What is one of the main (but not obvious) themes of the poem "Leda And the Swan" by William Butler Yeats?I don't mean mood or topic, or anything like that, I mean a theme that's like a lesson to be...

What is one of the main (but not obvious) themes of the poem "Leda And the Swan" by William Butler Yeats?

I don't mean mood or topic, or anything like that, I mean a theme that's like a lesson to be learned.

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Stephen Holliday | College Teacher | (Level 1) Distinguished Educator

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"Leda and the Swan" is based on the Greek myth in which Zeus, in the guise of a swan, rapes Leda, who then gives birth to Helen of Troy.  One of Zeus's unfortunate habits was an attraction to mortals, and he often appeared to them as an animal which then raped them  As is not uncommon with acts performed based on raging hormones (lust), there are often unintended consequences of these acts, and in the case of Leda's rape, the consequences are world shaking.

As I noted, Leda gives birth to Helen of Troy, who eventually marries Menelaus, King of Sparta, and after a visit by Hector and Paris of Troy, she either voluntarily goes with, or is simply taken by, Paris.  Menelaus, without sufficient troops to fight a successful war against Troy, seeks and receives Agamemnon's help to assemble a coalition of Greeks to fight Troy and return Helen to Menelaus.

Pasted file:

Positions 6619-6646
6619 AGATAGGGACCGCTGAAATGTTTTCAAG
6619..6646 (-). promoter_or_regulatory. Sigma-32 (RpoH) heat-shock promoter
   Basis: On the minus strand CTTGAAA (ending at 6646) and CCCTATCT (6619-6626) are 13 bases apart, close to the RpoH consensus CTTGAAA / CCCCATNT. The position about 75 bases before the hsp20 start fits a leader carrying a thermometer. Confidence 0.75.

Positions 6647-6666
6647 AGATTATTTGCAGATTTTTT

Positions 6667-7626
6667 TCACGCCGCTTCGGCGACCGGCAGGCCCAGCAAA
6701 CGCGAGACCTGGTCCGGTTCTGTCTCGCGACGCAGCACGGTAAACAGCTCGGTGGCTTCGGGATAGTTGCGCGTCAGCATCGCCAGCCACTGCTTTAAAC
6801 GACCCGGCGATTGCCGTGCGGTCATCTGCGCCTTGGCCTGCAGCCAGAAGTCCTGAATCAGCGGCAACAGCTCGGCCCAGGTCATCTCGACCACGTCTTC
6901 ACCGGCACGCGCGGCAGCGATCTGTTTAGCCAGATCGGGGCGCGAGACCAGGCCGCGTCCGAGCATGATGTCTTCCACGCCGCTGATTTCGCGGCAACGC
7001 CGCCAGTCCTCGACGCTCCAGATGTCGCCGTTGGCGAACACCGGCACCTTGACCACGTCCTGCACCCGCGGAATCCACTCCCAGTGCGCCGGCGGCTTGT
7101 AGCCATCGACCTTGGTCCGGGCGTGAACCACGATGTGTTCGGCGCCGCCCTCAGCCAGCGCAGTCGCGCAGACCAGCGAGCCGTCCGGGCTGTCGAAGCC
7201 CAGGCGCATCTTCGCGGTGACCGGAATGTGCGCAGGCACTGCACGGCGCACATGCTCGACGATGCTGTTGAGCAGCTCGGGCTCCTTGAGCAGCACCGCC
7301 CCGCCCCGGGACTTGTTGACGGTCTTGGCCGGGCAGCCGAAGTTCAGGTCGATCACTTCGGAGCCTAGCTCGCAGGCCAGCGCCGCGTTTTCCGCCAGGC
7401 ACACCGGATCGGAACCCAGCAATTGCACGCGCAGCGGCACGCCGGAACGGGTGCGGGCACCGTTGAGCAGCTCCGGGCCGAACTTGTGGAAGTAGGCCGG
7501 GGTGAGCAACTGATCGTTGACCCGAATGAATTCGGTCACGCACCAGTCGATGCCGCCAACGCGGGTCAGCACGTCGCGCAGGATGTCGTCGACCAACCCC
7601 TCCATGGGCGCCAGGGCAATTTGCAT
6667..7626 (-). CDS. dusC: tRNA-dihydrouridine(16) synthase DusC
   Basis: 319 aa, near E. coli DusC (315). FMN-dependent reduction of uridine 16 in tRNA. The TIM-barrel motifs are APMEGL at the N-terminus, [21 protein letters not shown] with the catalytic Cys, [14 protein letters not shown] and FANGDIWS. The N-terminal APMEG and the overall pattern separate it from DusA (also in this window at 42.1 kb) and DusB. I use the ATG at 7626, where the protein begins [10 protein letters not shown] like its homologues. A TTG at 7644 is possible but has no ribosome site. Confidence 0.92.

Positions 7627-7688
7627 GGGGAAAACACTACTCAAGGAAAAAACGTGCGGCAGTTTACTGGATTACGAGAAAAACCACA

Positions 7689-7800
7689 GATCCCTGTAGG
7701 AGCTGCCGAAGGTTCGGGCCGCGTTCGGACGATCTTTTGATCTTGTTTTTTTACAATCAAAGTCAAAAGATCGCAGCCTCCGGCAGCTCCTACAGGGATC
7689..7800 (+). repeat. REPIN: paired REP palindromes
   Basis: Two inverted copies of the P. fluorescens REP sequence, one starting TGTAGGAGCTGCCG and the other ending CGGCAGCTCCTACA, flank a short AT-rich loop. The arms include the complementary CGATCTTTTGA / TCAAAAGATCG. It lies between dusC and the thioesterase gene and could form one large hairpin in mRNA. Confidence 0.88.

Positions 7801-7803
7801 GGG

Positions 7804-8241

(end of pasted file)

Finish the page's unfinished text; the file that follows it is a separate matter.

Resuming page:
Before Agamemnon commits himself to the war, however, he sacrifices his daughter, Iphigenia, to insure victory, a cold-blooded murder that earns him the hatred of his wife Clytemnestra.  When Agamemnon returns from the Trojan War victorious, his wife and her lover kill him--Clytemnestra has been planning his murder since he sacrificed their daughter.

The Trojan War itself killed tens of thousands of Greek and Trojan troops, most of the Trojan royal family, including Hector's child, essentially wiping away a dynasty that had lasted for hundreds of years and stopped Greek expansion eastward.  Among the Greek dead, of course, were warriors like Achilles and Ajax.  An entire decade was consumed by the war, and even the victors--Odysseus and Aeneas, for example--continued to pay for the war long after its conclusion.

When Zeus gave in to his lust for Leda, it is unlikely that he thought about the obvious consequence of his actions, the birth of a child, but the unrecognized and unintended consequences essentially shifted the balance of power between Greece and Troy to Greece, and Troy is remembered only as the subject of a poem.

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